I’m a cancer survivor, I’m happy, but I do miss my nipples


I miss my nipples. I miss the lovely tingly feeling when I brush fingers across them. I miss how they contract when it gets cold. Or when I’m aroused. I don’t miss my breasts nearly as much. They were a nuisance. Heavy pendulous things covered by a bra that gave me a backache. In case you were wondering, my back is so much better now, thank you.

Yes, I’ve had a double mastectomy. And before you’re thinking that I’m going through gender re-assignment, let me assure you that’s not the case. Although I do look much more masculine now. Last year my life was saved by the fabulous women doctors and nurses at the Royal North Shore Hospital in Sydney.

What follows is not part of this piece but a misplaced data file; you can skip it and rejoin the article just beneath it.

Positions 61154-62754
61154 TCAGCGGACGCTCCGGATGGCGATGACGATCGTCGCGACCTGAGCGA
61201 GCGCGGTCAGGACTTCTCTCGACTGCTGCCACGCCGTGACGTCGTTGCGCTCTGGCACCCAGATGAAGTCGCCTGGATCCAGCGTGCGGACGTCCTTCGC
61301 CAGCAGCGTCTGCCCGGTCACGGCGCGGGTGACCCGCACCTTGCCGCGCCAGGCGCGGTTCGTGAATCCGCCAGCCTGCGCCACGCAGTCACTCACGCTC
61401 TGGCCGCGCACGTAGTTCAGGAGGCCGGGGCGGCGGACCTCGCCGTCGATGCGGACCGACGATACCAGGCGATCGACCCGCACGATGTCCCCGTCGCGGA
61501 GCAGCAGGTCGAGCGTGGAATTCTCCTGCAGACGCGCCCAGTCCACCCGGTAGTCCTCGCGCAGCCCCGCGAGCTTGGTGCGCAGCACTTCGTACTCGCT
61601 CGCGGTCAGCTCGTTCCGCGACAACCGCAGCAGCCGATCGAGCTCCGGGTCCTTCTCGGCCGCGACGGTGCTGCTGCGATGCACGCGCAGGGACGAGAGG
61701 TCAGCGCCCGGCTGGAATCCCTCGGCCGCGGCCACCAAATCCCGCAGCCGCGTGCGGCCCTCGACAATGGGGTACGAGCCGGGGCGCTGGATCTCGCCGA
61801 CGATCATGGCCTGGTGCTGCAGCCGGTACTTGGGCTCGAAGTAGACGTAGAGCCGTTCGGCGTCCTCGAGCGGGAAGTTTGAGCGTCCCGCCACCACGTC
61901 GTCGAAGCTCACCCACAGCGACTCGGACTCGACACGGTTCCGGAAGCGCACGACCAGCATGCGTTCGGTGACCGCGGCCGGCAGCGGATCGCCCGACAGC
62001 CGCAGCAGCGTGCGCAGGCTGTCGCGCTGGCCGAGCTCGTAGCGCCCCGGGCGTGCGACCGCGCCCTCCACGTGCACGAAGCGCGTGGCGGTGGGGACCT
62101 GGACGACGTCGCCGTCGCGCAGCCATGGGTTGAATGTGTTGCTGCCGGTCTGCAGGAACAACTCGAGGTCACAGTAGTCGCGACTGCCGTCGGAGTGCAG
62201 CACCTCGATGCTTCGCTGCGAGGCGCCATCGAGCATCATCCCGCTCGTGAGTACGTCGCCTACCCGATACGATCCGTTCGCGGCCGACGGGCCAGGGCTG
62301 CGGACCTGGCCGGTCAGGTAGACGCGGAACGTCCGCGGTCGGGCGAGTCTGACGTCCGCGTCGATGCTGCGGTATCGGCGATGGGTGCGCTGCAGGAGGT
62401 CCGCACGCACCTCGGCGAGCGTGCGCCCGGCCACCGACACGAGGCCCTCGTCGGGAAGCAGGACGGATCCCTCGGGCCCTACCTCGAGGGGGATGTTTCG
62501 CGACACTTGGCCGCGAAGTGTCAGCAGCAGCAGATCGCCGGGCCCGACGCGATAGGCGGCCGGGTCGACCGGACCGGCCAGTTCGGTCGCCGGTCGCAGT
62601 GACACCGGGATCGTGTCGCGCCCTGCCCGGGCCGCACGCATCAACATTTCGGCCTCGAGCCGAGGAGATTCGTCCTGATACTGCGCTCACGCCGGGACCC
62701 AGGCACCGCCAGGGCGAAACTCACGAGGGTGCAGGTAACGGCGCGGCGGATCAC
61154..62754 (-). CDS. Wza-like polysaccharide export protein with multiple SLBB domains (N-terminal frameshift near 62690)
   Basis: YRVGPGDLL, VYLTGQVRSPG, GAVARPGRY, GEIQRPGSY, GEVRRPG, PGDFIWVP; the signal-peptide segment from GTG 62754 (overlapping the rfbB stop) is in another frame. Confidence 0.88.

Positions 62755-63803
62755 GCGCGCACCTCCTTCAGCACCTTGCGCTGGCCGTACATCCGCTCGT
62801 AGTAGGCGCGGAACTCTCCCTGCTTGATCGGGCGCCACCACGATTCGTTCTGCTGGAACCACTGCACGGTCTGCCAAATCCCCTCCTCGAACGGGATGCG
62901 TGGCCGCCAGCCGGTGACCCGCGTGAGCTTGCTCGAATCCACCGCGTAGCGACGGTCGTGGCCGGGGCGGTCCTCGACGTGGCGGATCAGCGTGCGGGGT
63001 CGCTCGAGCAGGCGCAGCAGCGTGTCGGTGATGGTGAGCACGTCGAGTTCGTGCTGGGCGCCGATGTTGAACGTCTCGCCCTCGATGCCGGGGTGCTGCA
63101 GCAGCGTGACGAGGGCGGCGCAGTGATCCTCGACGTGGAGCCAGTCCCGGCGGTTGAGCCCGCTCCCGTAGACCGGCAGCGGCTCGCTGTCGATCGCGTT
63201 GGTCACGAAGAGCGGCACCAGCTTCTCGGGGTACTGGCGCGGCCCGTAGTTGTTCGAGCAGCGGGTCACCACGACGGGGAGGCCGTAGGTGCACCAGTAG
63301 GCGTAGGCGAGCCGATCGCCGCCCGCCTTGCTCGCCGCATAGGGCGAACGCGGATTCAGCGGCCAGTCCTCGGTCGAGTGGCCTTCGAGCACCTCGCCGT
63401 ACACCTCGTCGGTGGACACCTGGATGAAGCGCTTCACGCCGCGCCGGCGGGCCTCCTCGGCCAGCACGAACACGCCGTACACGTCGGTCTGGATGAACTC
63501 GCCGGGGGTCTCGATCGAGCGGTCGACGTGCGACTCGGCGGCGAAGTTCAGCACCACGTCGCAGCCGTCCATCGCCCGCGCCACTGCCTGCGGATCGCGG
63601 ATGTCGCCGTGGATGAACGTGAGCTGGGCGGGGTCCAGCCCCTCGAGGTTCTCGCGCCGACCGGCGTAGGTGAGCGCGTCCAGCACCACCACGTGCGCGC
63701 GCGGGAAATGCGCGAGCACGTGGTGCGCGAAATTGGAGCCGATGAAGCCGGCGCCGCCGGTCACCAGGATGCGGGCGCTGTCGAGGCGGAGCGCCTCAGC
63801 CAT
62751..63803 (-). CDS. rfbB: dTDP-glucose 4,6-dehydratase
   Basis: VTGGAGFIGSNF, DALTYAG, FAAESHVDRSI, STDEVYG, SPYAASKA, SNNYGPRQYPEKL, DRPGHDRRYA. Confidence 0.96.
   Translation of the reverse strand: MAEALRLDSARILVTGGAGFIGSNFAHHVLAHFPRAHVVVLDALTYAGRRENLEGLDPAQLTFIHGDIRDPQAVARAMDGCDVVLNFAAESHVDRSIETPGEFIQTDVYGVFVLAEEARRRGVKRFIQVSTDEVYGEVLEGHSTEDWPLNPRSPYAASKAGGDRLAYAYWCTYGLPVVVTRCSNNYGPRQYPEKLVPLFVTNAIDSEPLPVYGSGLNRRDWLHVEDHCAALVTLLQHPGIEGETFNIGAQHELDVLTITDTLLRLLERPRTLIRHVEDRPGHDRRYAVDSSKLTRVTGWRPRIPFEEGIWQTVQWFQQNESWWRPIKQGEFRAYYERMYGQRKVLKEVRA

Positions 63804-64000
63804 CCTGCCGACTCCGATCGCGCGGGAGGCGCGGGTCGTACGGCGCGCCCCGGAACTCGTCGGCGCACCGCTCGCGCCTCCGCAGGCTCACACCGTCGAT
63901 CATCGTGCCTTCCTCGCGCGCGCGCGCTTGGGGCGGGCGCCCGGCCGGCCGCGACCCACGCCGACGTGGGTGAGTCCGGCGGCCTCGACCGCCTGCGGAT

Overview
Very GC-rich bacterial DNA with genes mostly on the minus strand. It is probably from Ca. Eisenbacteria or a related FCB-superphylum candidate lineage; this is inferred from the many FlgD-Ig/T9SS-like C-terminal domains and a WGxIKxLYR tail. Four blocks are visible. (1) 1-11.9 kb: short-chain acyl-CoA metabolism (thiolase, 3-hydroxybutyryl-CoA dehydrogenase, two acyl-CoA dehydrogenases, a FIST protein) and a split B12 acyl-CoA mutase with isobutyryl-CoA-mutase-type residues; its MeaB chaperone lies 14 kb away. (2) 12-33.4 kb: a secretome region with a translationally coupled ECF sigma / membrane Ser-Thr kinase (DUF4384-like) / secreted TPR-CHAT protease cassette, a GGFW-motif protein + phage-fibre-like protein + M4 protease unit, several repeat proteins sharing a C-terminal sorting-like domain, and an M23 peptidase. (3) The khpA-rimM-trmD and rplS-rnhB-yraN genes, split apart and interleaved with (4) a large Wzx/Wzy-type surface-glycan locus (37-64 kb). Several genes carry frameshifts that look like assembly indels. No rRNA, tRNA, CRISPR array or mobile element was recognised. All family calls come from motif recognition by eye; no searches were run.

Dr Fiona Chatteur survived cancer.

Dr Fiona Chatteur survived cancer.

I am one of the 18,000 women who are diagnosed with breast cancer in this country every year. My only risk factor was that I had a child after the age of 40. I’d had a total of three ultrasounds and a mammogram before I had a biopsy on the lump. Why did I persist? My nipple had started to tingle.

There’s a lot of things they don’t tell you about breast cancer. If you’re diligent, as I am, and have regular mammograms you expect to have the cancer spotted before it spreads. But mammograms aren’t a panacea, especially if you have dense and calcified breasts. The surgeon couldn’t see the cancer on the film and ordered an MRI scan. The only thing that absolutely confirms the presence or lack of cancer is a biopsy. My mantra is now “biopsy your lump”.



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